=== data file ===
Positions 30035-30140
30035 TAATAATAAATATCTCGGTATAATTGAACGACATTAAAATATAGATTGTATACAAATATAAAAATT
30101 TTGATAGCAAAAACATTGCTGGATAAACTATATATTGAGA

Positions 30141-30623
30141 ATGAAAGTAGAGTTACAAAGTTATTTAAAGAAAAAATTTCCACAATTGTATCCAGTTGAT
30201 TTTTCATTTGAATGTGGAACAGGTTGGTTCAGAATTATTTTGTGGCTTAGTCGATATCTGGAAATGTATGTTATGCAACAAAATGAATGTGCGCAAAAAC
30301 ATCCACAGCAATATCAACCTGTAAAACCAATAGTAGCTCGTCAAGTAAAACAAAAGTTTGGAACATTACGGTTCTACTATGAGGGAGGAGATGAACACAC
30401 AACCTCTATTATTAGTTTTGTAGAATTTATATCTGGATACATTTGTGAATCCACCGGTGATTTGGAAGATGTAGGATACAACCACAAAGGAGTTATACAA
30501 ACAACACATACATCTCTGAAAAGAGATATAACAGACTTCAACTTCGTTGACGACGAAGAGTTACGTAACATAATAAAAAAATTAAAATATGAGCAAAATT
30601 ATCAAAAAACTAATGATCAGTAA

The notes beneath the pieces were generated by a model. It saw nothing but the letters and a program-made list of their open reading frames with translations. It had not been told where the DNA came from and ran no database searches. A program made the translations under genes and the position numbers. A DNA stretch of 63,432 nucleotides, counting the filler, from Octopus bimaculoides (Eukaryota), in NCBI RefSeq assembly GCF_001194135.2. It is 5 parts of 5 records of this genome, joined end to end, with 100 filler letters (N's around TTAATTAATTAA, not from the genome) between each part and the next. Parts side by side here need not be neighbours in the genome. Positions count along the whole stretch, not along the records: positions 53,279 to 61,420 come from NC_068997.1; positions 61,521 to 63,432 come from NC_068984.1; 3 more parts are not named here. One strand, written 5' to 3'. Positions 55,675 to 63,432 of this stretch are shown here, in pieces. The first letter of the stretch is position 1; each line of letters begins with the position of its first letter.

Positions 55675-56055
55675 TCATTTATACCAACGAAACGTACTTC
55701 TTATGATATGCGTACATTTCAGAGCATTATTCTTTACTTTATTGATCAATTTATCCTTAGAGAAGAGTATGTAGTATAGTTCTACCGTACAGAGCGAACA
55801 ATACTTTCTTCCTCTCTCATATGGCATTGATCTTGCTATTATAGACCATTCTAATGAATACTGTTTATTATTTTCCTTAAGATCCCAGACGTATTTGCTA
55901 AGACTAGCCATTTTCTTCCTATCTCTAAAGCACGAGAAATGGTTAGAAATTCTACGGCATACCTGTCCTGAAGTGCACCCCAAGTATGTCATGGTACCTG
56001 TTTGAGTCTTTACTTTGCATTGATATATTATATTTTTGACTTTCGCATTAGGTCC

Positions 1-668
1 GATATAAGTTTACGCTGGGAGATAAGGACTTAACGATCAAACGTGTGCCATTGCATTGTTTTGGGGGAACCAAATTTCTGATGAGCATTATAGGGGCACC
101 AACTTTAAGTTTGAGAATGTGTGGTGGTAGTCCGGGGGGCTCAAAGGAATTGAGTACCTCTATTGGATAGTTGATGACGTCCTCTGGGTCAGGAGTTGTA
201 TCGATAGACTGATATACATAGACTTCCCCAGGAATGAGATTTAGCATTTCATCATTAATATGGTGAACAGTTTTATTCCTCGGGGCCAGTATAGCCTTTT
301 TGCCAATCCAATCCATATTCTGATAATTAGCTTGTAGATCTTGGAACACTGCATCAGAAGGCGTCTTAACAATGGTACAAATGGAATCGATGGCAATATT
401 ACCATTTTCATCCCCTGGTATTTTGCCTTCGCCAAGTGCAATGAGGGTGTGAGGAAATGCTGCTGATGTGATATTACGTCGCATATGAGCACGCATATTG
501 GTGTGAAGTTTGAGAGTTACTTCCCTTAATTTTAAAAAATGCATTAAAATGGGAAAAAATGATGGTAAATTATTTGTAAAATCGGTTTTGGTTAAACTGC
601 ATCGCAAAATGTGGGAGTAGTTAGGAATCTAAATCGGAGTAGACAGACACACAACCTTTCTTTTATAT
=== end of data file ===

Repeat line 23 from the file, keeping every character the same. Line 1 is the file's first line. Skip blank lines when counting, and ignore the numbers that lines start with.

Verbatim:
401 ACCATTTTCATCCCCTGGTATTTTGCCTTCGCCAAGTGCAATGAGGGTGTGAGGAAATGCTGCTGATGTGATATTACGTCGCATATGAGCACGCATATTG